Published on 24 September 2013 by @mathiasverraes
Here are some guidelines to help you live in friendly cohabitation with your fellow rockstar ninja code monkeys. I’ll update them as my ideas about the matter evolve.
In my team, suffixing your interface with the word
Interface, is a sackable offence. Well,
maybe it’s not that bad, but don’t bother trying it. The same goes for prefixing it with
I – looking at you Microsoft.
Here’s the reasoning.
If you have an interface, then you are suggesting
that multiple implementations of that interface are possible. Usually, when you see something like
are there’s an implementation called
Translator implements TranslatorInterface. It makes me wonder: what makes the
Translator so special, that it has
the unique right of being called
Translator? Every other implementation needs a descriptive name, such as
CachedTranslator, but that one is somehow “the default”, as suggested by it’s preferential treatment in being named
without a description.
Is that bad? I believe it is. It confuses people, as they tend to misunderstand whether they should typehint for
TranslatorInterface. So both are being used in the client code. Program sometimes to an interface, sometimes to an implementation?
Just as bad, is that it suggests that the implementation is the real thing, and the interface is a label. It should be the other way around. Look at it from the point of view of the client code:
This constructor definition is saying: “I need a translator interface to operate”. But that would be silly. It needs an
object that is a
Translator. It does not need an interface. And that object has a certain role, a certain contract, namely that of a
I hope I’m making this clear. The interface
Translator is the essential concept, the thing that clients use. They don’t care
Translator is a concrete class or an interface, and they don’t care how it’s implemented. The client wants to be
decoupled from all those details. That’s the power of interfaces.
The burden of having a descriptive name then lies with the implementations. If we rename
Translator class needs a new name. People tend to solve this problem by calling it
DefaultTranslator. Again, what makes it so
special to be called
Default? Don’t be lazy, think really hard about what it does, and why that’s different from other
possible implementations. You might even discover a thing or two about that class, such as having too many responsibilities.
Another bad habit, is using the
-able suffix for interface names. I guess I can live with something like
Jsonable? Is that the world we want our children to inherit? English motherfucker,
do you speak it? Try making a sentence, it’s so much nicer.
Say it out loud: “Product casts to json and has a timestamp”. It’s beautiful, it’s – dare I say it? – Shakespearian.
PHP, having grown organically (to put it politely), is rather permissive when it comes to interfaces. Look at this code:
myClient() accepts an
Animal, and should have no knowledge whether the
$animal is a
Dogb, PHP allows you to call
$animal has a method by that name. That flexibility can be very useful, in a very limited set of cases.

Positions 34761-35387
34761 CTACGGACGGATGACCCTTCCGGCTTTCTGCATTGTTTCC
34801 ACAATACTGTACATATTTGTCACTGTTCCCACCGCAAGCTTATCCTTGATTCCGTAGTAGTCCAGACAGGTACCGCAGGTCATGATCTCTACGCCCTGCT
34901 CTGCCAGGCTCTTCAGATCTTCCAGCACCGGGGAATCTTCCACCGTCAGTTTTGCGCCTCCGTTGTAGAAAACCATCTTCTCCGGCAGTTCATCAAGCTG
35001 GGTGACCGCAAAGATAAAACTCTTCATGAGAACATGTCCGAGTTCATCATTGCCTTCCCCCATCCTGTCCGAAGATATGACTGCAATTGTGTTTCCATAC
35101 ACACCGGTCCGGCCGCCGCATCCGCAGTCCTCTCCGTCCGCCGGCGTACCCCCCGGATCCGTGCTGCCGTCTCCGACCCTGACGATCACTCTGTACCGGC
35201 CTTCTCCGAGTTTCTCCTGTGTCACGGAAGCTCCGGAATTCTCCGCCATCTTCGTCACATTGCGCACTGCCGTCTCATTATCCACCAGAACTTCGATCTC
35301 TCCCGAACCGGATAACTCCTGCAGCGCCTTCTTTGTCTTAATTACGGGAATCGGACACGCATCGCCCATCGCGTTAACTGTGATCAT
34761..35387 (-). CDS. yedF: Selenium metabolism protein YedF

For all normal cases: never call a method on an object that is not part of the interface you are typehinting for.
If you find that your client code depends on an interface with many methods that your client doesn’t care about, your interface may be too big. The same is true if your classes implementing an interface, have a lot of unused stub methods:
This is a good sign that you need to split off the
makeNoise() method into a separate interface. Perhaps
Interfaces can be a nice way to share code without the client knowing, by seeing them as roles. Say the product prices
are in a database. You have some logic in
OrderBuilder, but you don’t want
OrderBuilder to know that the prices are in the
database, because that might change in the future. You could solve this with composition.
To save a bit of typing, you can give the
ProductPricer role to
DbProductPricer. Sure, it’s doing double duty, but the clients
don’t know that. In this example, it’s probably not a good long term solution when your application grows, but if nothing else,
it’s a great timesaver when prototyping.
Roles of course work great with entities:
ProductPricer is a great use case for an interface, because it’s easy to imagine different business rules applying in
BelgianProductPricer. There could be different technical implementations:
SoapProductPricer, or a
CachedProductPricer that wraps one of the other implementations.
But often, it’s less clear. If your business has only One True Way to calculate prices, and One True Datasource to store them.
My rule of thumb would be that if you can imagine that there could be more implementations than just the one, it’s good to
have an interface. If you can’t imagine different implementations, don’t have an interface. An example could be
There’s only one valid way to sum the different prices, so an interface does not make sense.
I’m sort of undecided about the
Aware suffix. I don’t think it’s a problem per se. But of course
ContainerAware is evil
and should never have been in Symfony. But that is a Dependency Injection anti-pattern, not an interface naming problem. Thoughts?
Read next: Interface discovery with PHPUnit’s Mock objects - March 21, 2011
Follow @mathiasverraes on Twitter.
|Advanced Domain-Driven Design||DDD Europe||workshop||Brussels, Paris||2018|
|Design Heuristics||DDD eXchange||keynote||London||April 2018|
|DDD for Messaging Architectures||ExploreDDD||workshop||Denver||Sep 2018|
|Design Heuristics||Kandddinsky||talk||Berlin||Oct 2018|
|Tactical DDD||Kandddinsky||workshop||Berlin||Oct 2018|
This work by Mathias Verraes is licensed under a Creative Commons Attribution-NonCommercial-ShareAlike 4.0 License.